How To Tie The Hinged Stiff Rig
In today’s video and blog post, Urban Bait Consultant and expert Angler, Nigel Sharp, walks you step by step through the process of tieing a Hinged Stiff Rig. Whilst Nigel didn’t invent this specific rig, he has made some important modifications and has some particular recommendations on the components and tieing process based on his years of experience. So we hope this will help you improve your catch rate and your personal bests. Take it away Nigel…
Today I want to talk about one of my favorite rigs namely, the hinged stiff rig. I’ve used this rig for over two decades. It’s not a rig I invented myself, but it has helped me catch fish weighing more than fifty pounds. We’ve all got our own little ways of tying it up so I’ll just run you through how I like to tie it.
Tying A Hinged Stiff Rig – A Step By Step Guide
Step 1: So starting off from the lead end, I use the size 8 flexi ring swivel.
I’ve tended to just use a big-eyed swivel at this end, but recently I’ve started including the flexi ring because I like the ring to revolve around on the helicopter rig.
Step 2: The next part is the hinged stiff rig boom section. This has two different knots, one at each end. My favoured knot for it is the figure of eight loop knot.
You can use a double overhand loop knot but the reason for using a figure of eight loop knot is so that it sits in-line really. If you use just an overhand loop it will stick off to one side which affects the rig. You have to end up steaming it, messing about with it and everything to keep it in line. So really a figure of eight is the one to go with.
Try to keep the loops not too big but not too small. If you have them too small you might as well just use a flexi ring tied straight with a grinner or something. Pictured below is the resulting boom section, probably six to eight inches is my favoured length.
NB: One thing to bear in mind when tying a hinged stiff rig is your choice of material. In this case I’m using a fairly stiff material, a 30Lb mirage. If I’m over weighing my pop-ups I tend to use a stiffer material so it kicks away. If I want a slow sinking pop up I use a more flexible one, a trick-link or something like that, which is more of a nylon type hooklink. The photo below shows the hinged stiff rig underwater scene using a weighted version.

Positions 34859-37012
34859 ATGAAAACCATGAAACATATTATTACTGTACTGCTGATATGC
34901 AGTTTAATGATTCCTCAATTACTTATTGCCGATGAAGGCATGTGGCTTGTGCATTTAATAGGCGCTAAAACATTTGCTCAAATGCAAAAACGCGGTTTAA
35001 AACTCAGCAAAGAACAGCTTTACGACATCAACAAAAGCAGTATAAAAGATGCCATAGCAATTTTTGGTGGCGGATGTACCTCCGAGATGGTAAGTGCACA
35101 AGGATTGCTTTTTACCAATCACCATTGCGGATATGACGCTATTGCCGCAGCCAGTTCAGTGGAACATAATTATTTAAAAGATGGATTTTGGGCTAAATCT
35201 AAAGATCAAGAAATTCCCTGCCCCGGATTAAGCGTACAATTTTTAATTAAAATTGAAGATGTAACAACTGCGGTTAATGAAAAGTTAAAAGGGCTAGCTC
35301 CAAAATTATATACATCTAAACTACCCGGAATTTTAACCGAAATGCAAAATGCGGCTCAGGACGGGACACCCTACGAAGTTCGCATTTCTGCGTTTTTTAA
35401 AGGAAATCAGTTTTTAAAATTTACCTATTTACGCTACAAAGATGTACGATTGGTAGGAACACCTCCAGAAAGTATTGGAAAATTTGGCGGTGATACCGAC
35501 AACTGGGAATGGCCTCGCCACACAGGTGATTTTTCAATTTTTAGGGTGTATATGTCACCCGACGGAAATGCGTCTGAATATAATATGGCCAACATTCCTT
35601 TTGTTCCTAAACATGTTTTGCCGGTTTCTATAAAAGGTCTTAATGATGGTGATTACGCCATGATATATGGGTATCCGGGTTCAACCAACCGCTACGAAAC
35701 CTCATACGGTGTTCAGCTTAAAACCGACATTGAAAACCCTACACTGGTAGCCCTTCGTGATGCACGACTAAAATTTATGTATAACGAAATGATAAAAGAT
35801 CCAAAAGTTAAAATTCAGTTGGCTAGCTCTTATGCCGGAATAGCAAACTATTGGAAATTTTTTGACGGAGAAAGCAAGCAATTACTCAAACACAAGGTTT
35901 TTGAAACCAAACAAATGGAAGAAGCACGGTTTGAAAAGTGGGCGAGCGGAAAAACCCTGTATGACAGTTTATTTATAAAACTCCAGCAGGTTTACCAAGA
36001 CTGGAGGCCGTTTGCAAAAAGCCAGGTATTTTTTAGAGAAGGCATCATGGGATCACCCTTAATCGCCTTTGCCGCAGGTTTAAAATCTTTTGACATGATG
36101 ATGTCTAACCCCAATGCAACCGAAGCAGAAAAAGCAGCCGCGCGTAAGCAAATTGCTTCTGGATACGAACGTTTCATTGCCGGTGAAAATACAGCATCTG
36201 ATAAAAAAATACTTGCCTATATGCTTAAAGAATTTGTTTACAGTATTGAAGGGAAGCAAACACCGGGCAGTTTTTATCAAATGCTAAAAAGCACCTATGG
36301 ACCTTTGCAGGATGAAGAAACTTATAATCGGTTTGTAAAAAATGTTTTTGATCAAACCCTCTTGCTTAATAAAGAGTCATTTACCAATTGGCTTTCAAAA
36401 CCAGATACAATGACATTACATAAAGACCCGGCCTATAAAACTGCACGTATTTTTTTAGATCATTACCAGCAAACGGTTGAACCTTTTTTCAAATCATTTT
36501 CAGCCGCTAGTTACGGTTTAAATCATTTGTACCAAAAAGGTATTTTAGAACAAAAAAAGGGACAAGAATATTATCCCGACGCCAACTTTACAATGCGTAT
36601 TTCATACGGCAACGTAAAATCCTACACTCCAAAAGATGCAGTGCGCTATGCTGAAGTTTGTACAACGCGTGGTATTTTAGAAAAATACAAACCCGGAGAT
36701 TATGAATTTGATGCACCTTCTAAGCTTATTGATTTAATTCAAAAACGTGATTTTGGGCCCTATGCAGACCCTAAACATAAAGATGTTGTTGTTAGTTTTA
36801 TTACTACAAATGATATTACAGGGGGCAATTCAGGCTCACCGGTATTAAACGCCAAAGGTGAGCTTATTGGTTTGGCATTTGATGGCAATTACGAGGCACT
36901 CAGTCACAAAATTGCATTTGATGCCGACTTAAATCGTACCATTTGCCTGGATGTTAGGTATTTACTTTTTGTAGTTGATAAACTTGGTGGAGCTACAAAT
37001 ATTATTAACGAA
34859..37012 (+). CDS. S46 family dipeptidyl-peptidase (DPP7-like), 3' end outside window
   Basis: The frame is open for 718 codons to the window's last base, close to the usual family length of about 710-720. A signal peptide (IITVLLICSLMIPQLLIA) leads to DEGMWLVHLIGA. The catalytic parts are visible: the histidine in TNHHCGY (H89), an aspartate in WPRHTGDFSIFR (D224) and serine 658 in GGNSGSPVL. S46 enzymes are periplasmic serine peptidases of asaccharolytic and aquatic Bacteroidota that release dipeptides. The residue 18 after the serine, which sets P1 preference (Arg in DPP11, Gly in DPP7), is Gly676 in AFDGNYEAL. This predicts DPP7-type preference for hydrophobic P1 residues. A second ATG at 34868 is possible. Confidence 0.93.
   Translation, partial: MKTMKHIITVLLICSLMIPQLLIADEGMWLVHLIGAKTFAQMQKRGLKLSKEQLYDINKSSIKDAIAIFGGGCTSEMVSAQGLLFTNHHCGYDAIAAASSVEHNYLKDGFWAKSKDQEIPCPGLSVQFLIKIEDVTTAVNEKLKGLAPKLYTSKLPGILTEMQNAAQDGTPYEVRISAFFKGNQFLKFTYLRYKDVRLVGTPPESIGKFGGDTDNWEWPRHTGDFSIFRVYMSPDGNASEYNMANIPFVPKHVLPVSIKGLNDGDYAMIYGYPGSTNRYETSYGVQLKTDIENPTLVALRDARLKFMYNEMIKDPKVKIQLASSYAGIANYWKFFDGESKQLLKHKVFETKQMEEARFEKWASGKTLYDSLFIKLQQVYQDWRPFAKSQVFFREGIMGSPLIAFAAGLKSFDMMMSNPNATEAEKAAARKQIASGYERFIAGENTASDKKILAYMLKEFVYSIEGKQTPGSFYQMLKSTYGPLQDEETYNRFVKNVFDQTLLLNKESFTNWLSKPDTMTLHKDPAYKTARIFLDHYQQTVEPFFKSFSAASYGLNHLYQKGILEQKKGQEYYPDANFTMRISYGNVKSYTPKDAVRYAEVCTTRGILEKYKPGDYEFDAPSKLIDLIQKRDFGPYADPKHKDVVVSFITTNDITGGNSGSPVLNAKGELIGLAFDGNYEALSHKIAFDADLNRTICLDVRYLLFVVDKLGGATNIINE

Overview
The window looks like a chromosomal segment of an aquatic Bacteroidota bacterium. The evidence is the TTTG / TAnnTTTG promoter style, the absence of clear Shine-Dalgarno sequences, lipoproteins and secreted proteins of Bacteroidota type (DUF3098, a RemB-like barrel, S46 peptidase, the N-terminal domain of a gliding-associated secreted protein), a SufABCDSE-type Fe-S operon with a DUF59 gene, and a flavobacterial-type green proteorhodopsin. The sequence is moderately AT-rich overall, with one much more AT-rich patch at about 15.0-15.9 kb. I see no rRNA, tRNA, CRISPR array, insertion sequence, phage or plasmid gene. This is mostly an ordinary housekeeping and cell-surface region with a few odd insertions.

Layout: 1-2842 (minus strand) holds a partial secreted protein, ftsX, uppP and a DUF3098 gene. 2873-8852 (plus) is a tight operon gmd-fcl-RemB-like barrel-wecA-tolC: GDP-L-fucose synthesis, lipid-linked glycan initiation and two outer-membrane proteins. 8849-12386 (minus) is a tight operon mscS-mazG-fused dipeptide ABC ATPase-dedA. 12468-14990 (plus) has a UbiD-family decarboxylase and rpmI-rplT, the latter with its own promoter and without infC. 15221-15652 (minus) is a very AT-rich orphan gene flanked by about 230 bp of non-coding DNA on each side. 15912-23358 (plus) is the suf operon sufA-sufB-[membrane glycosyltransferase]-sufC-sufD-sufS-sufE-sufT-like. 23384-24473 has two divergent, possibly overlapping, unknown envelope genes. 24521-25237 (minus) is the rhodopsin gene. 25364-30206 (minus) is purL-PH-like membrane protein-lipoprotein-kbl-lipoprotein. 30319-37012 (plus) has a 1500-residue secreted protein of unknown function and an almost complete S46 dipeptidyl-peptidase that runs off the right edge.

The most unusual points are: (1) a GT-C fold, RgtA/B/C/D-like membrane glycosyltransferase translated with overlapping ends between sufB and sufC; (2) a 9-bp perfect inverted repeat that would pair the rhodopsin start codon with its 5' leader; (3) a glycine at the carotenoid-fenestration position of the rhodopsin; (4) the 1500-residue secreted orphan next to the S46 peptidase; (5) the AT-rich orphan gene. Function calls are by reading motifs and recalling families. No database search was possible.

Step 3: Next up from that is another swivel which creates the hinge. In this example I’m using a size 12, just a normal barrel swivel. Like any swivel you should check them before using as they need to be free revolving so that the hook spins. The reason being, it is effectively part of the hook.
Step 4: Above that swivel, which is attached to the boom by the loop knot I spoke about earlier, tied with a three turn Grinner Knot to the swivel, is the start of the hook end section.
Step 5: Then we move up to the hook which I tie with a six turn whipping knot.
Step 6: Then form a D, tuck it back through the eye and blob it. On that I put anything from a flexi bore ring on there to screw a bait on. You can use just a normal D rig to floss your baits on or a micro swivel, or whatever you fancy really.
I tend to mix it up a bit and sometimes like screwing the baits on as they go on quicker. Obviously you can use putty depending on how you want your hook baits to settle and whether you want it to sit down quick or want it to be over weighted. I tend to leave my rods out for long periods of time anything from 24 hours up to 72 hours.
Pop Ups Are A Vitally Important Component Of The Hinged Stiff Rig
So that’s really the basics of the hinged stiff rig. One of the most important components in all this is your choice of pop ups. People criticize the hinge stiff rig or the chod rig for costing them fish because they bump them and lose them and one of the biggest causes of that is your pop up.
Luckily Urban Bait do very good pop-ups and it doesn’t matter whether you use the cork ball ones or the normal pop ups, which are really solid pop ups. They stay up for three days which is massively important. They keep the rig sat dead up right off the bottom waiting for the fish to come. They don’t lay down.
Like I said before I’ll tend to leave my rods out for long periods of time. As such, I don’t want the pop up to be sitting lazy as it affects the way the rig will spin and hook a fish. So I really need to have reliable pop ups and luckily Urban supplies these.
They only do three different types of bait but in each of those baits they do different colour pop ups and washed out versions. So you have a washed out pink, washed out yellow or you have a bright yellow or bright pink. Ones to match the bait, match the hatch as some people say.
They even do cork ball pop ups with mesh around them which is very useful at this time of year when you get bird attacks on your pop ups. If a bird does attack you cork ball it can pluck the sides off it, which will affect the buoyancy. The reason being, if the paste or the skin comes off, the rig starts sitting up off the bottom. At which point you’re effectively fishing with a foot long zig off the bottom without realizing it.
So that’s the bonus of using a mesh one. So pop ups are massively important for the hinged stiff rig. That’s what I use a lot of the time during the winter months and early spring. So if you’re going to try the hinge stiff rig, maybe try the Urban pop ups as well.